It’s September 1865. The Civil War had ended but its effects linger. Some men have come home from the war; others have not. For Emilie Heinrich, the war presented no personal impact. She had been 14 when it started; her father had not enlisted. The two of them operate a general store in Saint Charles, Missouri, on the Missouri River not far from St. Louis.
Quaid McFarland was one of the more fortunate soldiers. He had enlisted with the Union forces and he came home, much to his mother’s delight. He hasn’t seen Emilie since she was 14 and in pigtails, but when he does see her now, he unexpectedly discovers a love interest, and interest that Emilie reciprocates.
But there’s a problem. Emilie’s German father does not see Quaid as a suitable husband for his daughter. For one thing, he’s a teamster, driving a delivery wagon, definitely a class below where Emilie is. For another, he’s Irish.
Bending toward the Sun is the second of three “Quilted Heart” novellas by Mona Hodgson (the first being Dandelions on the Wind and the third is Ripples Along the Shore). It’s a historical romance, hinged upon a single question – will Emilie and Quaid overcome her father’s objections to their relationship?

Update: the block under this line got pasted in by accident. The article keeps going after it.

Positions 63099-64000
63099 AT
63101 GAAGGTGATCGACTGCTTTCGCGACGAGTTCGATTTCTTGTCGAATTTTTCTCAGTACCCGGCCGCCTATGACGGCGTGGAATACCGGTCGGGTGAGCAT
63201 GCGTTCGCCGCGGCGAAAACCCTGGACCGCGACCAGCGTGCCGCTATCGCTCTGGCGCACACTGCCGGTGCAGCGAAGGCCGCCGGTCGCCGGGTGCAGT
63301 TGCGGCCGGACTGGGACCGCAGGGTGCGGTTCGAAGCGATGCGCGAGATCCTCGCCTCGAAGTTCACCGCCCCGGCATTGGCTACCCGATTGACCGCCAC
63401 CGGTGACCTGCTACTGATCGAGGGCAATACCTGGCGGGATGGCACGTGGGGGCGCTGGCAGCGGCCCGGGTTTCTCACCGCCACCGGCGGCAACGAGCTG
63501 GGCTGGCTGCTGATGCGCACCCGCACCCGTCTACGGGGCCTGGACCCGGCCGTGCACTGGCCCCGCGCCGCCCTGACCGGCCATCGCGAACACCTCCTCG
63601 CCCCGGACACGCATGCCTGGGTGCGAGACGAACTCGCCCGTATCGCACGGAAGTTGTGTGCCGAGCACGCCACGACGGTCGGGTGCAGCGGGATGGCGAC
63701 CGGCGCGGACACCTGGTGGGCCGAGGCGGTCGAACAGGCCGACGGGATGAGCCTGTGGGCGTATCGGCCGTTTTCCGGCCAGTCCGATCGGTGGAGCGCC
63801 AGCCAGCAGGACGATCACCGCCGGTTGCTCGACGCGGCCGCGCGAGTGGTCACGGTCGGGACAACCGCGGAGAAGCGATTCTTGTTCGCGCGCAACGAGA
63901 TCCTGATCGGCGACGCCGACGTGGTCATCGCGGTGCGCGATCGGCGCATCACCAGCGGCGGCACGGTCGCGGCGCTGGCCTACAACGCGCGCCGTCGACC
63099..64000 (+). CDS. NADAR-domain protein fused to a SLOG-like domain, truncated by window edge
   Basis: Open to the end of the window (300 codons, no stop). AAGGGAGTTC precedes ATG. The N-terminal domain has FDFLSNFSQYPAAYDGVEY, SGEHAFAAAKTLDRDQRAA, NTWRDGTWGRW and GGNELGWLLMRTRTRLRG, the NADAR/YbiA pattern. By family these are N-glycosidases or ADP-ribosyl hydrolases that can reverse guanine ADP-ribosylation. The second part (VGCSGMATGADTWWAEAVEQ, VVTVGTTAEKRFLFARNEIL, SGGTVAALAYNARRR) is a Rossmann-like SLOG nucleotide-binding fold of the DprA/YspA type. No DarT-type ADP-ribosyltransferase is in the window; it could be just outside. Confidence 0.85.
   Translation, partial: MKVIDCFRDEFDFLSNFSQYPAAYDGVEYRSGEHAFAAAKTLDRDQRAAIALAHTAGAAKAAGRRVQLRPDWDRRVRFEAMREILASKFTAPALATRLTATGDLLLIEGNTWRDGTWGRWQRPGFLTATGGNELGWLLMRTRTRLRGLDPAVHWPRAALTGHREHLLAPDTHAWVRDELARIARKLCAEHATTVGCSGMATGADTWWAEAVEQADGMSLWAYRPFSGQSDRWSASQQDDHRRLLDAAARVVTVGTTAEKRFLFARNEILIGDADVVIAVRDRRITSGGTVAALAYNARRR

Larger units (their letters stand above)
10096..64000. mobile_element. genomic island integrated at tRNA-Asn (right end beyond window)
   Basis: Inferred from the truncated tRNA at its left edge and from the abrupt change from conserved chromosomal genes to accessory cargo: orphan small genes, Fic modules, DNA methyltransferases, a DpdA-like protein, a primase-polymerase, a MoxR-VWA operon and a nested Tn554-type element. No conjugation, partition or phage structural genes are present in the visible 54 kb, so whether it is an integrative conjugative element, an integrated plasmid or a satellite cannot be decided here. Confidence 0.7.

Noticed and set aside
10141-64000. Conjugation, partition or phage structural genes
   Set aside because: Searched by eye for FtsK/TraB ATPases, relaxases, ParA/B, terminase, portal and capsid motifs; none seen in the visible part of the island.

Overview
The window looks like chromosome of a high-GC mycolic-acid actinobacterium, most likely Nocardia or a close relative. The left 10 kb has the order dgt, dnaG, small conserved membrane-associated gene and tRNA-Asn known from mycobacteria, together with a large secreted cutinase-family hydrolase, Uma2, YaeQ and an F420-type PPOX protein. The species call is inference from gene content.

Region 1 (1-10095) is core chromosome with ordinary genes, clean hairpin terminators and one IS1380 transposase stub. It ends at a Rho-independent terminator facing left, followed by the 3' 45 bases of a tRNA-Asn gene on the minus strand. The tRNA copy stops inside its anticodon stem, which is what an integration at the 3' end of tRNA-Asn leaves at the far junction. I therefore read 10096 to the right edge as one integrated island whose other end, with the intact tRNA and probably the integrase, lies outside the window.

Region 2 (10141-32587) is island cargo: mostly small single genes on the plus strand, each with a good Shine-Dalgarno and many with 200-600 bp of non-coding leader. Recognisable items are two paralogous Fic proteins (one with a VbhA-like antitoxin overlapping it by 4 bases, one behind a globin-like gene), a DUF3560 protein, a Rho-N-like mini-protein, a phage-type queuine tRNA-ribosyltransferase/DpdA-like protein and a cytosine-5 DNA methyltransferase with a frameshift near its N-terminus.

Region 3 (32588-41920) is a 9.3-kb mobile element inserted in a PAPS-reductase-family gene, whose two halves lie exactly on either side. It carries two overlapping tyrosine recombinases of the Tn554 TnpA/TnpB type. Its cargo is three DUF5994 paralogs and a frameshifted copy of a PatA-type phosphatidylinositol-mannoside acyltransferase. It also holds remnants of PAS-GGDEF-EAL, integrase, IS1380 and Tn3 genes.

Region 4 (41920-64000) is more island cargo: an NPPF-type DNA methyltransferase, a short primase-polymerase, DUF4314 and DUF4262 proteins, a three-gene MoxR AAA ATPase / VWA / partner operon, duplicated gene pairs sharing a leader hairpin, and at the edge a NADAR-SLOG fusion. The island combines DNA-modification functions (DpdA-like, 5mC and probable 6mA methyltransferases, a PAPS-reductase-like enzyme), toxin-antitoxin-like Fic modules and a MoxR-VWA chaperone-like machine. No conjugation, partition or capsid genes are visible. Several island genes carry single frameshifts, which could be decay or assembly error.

Hodgson has published some 42 books, including historical novels and children’s books. Her series books include Sinclair Sisters of Cripple Creek, Bedtime in the Southwest, Real Girls of the Bible, and the Princess Twins books. What initially attracted me to Bending Toward the Sun was its post-Civil War timing and the physical setting of Saint Charles, which is about 10 miles from where I live.
Bending Toward the Sun is a romantic story of overcoming class and ethnic prejudice, steeped in solid period research.